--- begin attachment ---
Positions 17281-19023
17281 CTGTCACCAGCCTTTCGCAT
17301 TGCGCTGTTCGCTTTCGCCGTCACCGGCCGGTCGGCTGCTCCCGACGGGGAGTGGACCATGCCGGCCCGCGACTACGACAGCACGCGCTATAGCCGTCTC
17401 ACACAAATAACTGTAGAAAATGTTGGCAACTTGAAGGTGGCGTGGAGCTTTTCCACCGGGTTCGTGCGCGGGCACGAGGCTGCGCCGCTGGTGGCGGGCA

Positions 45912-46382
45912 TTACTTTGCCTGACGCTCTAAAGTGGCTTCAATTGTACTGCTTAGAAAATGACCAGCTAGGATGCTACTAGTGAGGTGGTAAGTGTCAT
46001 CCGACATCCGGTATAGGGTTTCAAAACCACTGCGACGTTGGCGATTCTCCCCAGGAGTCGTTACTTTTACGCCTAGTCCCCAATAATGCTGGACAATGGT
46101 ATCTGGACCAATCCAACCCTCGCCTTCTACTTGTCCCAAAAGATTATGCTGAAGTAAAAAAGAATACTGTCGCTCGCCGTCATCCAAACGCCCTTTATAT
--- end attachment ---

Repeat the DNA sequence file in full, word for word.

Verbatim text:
Positions 17281-19023
17281 CTGTCACCAGCCTTTCGCAT
17301 TGCGCTGTTCGCTTTCGCCGTCACCGGCCGGTCGGCTGCTCCCGACGGGGAGTGGACCATGCCGGCCCGCGACTACGACAGCACGCGCTATAGCCGTCTC
17401 ACACAAATAACTGTAGAAAATGTTGGCAACTTGAAGGTGGCGTGGAGCTTTTCCACCGGGTTCGTGCGCGGGCACGAGGCTGCGCCGCTGGTGGCGGGCA

Positions 45912-46382
45912 TTACTTTGCCTGACGCTCTAAAGTGGCTTCAATTGTACTGCTTAGAAAATGACCAGCTAGGATGCTACTAGTGAGGTGGTAAGTGTCAT
46001 CCGACATCCGGTATAGGGTTTCAAAACCACTGCGACGTTGGCGATTCTCCCCAGGAGTCGTTACTTTTACGCCTAGTCCCCAATAATGCTGGACAATGGT
46101 ATCTGGACCAATCCAACCCTCGCCTTCTACTTGTCCCAAAAGATTATGCTGAAGTAAAAAAGAATACTGTCGCTCGCCGTCATCCAAACGCCCTTTATAT